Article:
doi:10.1371/journal.pcbi.1003599.g001

Isolation of hematopoietic progenitor cells

CD34+ cells were isolated from fresh umbilical cord blood using the human CD34 Micro Bead Kit (Miltenyi Biotec GmbH, Bergisch-Gladbach, Germany) as described before [31]. Alternatively, CD34+ cells were isolated from human bone marrow aspirate from the femur obtained during orthopaedic surgery.

Isolation of mesenchymal stromal cells

MSCs were isolated from the caput femoris and cultured as described before [32], [33]. For co-culture experiments, we have used MSCs of passage 3 to 6 (10–15 population doublings).

Serum samples from patients with myelodysplastic syndromes

Serum samples from 57 MDS patients and 5 healthy controls were obtained from the Department of Hematology of Heinrich Heine University in Düsseldorf. Additionally, serum of 12 healthy controls was obtained from the Department of Gynaecology at RWTH Aachen University. Generation of serum was performed as described in detail before [31]. Relevant patient data are summarized in Table 1 in Text S1.

Culture conditions for HPCs

Hematopoietic progenitor cells were expanded for up to seven days as described previously [34] in StemSpan culture medium supplemented with 10 ng/mL stem cell factor (SCF; PeproTech GmbH, Hamburg, Germany), 20 ng/mL thrombopoietin (TPO; PeproTech), 10 ng/mL fibroblast growth factor 1 (FGF-1; PeproTech) and 10 µg/mL heparin (Roche GmbH, Mannheim, Germany) [32]. For co-culture experiments, addition of cytokines was not performed as MSCs alone activate proliferation. Culture medium was always supplemented with 10% serum of individual MDS patients or control samples as described in our previous work [31].

Analysis of cell division history and immunophenotype

Freshly isolated CD34+ cells (either from CB or BM) were labelled with carboxyfluorescein diacetate N-succinimidyl ester (CFSE; Sigma-Aldrich, Hamburg, Germany) to monitor cell divisions as previously described [34]. After five days, CFSE intensity was measured by flow cytometry. For immunophenotypic analysis, cells were stained with CD34-allophycocyanin, CD133-phycoerythrin and CD45-V500 and analyzed using a FACS Canto II (BD) [32]. Further details on immunophenotypic analysis are provided in Text S1.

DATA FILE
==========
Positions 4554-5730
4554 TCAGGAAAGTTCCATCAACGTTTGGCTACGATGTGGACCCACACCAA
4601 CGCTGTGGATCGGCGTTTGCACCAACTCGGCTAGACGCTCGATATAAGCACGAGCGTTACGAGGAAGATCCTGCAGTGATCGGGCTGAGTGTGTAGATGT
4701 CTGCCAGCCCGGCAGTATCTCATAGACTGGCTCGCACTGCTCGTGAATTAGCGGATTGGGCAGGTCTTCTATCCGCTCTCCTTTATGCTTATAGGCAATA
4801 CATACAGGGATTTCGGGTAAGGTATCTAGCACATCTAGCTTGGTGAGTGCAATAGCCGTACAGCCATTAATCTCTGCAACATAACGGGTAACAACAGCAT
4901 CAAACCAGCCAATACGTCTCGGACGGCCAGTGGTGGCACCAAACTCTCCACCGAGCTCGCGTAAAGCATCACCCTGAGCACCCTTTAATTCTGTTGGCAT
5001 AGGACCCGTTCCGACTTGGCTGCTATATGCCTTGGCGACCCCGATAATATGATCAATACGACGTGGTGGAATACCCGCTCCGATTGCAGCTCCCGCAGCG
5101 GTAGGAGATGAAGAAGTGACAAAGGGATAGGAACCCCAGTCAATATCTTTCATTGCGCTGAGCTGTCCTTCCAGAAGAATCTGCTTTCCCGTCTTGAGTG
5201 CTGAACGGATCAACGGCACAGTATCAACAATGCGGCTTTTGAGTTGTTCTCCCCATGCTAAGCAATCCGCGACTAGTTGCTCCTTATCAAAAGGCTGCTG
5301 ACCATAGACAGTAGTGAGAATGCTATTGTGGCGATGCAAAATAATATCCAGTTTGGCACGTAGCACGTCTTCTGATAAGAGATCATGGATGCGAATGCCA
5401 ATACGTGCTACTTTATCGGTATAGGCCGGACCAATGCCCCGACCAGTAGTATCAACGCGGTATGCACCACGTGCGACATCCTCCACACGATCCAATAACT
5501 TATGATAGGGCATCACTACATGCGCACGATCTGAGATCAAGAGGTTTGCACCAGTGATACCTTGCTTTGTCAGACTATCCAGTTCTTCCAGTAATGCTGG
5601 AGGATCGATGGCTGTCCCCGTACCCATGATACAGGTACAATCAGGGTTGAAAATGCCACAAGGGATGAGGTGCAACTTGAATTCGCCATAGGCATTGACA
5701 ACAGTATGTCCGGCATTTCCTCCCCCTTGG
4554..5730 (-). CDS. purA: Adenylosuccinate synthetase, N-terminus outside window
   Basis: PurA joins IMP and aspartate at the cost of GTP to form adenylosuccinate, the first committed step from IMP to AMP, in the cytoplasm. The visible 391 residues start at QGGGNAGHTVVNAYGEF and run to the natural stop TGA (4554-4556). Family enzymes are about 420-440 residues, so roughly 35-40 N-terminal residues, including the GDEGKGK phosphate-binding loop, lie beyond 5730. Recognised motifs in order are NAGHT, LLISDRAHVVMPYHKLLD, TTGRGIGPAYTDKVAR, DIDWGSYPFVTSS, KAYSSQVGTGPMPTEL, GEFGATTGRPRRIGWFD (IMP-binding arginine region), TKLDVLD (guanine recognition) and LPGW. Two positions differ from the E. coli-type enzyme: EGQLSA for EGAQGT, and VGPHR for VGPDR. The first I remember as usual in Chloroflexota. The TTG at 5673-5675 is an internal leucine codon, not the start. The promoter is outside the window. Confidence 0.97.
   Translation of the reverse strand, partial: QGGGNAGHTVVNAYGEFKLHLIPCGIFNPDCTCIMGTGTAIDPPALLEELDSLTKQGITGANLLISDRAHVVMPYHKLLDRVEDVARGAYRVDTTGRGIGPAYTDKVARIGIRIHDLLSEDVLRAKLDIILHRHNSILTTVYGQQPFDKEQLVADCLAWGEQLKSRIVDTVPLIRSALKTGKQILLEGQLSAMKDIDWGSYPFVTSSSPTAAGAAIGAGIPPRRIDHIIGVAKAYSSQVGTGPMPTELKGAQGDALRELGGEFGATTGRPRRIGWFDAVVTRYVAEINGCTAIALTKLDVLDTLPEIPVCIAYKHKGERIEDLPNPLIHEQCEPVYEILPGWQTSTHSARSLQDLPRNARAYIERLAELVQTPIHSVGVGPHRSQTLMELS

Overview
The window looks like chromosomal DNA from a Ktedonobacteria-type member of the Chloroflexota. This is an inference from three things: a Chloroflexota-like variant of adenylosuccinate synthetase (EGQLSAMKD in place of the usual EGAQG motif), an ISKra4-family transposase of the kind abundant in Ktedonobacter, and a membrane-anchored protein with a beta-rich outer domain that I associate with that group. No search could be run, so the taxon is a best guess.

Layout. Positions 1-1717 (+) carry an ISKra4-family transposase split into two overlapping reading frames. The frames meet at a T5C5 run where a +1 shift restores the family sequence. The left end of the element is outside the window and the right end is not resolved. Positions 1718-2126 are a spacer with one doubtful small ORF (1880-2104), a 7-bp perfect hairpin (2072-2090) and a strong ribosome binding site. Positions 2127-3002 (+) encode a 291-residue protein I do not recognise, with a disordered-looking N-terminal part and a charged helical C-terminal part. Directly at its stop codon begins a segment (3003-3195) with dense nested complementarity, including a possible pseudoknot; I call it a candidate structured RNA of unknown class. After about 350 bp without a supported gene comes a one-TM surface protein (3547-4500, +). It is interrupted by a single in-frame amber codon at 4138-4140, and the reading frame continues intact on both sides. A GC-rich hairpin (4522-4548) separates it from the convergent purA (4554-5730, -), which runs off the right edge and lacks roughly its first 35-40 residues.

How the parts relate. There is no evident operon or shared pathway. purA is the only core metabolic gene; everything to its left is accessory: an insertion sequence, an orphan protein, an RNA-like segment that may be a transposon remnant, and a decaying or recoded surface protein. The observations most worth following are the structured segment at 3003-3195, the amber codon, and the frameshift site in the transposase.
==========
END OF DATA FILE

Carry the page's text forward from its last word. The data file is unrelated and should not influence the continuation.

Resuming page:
Colony forming unit assay

Colony forming unit (CFU) frequency was determined to estimate culture expansion on HPCs. In brief, 12,500 CD34+ cells were grown for seven days in StemSpan medium supplemented with SCF, TPO, FGF, heparin and 10% patient serum. The progeny was harvested and analyzed in the CFU-assay as described before [31].

Cytokine ELISA

Concentrations of SCF, TPO and FGF in patient serum were determined with RayBio Human ELISA Kits (RayBiotec, Norcross, GA, USA) according to the manufacturer's instructions. Concentration of erythropoietin (EPO) was measured by the laboratory diagnostic center of RWTH Aachen University with a chemoluminescent-immunometric assay (IMMULITE 1000 EPO).

Statistics

All results are expressed as mean ± standard deviation (SD) or ± standard error of the mean (SEM). To estimate the probability of differences, we have adopted the two-sided Student's T-test. Probability value of p<0.05 denoted statistical significance.

Results

Increased self-renewal is essential in MDS